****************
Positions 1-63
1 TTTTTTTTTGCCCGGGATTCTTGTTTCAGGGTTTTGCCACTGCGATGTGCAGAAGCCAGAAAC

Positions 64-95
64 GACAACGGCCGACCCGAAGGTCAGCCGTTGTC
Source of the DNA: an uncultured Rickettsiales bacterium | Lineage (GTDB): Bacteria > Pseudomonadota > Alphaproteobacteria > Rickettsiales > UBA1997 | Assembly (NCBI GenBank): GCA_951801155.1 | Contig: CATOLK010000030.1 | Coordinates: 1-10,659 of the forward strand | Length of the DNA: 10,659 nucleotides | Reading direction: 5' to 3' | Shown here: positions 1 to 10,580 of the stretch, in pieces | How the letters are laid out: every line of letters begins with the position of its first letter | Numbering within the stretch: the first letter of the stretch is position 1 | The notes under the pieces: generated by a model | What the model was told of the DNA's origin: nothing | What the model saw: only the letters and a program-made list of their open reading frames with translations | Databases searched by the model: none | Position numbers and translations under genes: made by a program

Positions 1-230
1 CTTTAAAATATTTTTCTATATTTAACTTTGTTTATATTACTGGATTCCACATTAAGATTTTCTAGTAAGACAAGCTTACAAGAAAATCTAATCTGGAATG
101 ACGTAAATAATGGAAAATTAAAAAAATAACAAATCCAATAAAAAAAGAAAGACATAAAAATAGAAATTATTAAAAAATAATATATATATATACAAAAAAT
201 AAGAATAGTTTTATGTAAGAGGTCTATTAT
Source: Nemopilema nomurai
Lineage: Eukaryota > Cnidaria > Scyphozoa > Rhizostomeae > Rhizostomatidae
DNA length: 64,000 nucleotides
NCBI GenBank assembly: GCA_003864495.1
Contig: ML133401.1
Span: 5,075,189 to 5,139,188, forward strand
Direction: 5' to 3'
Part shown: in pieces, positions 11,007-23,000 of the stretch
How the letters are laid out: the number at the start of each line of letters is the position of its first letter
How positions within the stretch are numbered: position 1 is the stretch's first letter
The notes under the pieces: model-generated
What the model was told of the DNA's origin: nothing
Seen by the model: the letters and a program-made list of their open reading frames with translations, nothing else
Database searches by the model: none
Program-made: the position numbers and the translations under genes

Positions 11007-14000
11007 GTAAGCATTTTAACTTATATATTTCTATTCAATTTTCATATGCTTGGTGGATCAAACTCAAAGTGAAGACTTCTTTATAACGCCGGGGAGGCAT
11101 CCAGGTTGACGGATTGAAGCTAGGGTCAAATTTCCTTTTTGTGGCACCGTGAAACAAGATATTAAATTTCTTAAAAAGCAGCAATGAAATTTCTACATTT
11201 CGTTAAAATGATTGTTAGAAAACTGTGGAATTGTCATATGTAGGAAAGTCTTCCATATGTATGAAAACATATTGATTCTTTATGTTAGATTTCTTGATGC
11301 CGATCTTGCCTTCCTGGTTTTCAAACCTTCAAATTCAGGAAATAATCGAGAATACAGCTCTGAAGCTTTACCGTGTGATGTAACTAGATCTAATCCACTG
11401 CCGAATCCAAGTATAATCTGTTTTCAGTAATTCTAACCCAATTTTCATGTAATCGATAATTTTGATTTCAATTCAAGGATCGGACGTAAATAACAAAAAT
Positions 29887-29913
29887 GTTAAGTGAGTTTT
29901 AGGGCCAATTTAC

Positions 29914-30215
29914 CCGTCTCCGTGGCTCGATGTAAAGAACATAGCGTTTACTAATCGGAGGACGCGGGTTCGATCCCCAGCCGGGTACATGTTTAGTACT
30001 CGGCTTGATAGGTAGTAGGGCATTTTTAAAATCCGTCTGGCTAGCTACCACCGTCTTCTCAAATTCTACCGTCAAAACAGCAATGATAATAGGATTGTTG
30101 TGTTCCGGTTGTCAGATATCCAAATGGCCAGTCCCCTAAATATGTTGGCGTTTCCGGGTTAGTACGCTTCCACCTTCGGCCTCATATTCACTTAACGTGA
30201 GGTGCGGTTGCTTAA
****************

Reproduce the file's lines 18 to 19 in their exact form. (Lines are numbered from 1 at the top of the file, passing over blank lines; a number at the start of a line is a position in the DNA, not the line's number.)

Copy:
How the letters are laid out: the number at the start of each line of letters is the position of its first letter
How positions within the stretch are numbered: position 1 is the stretch's first letter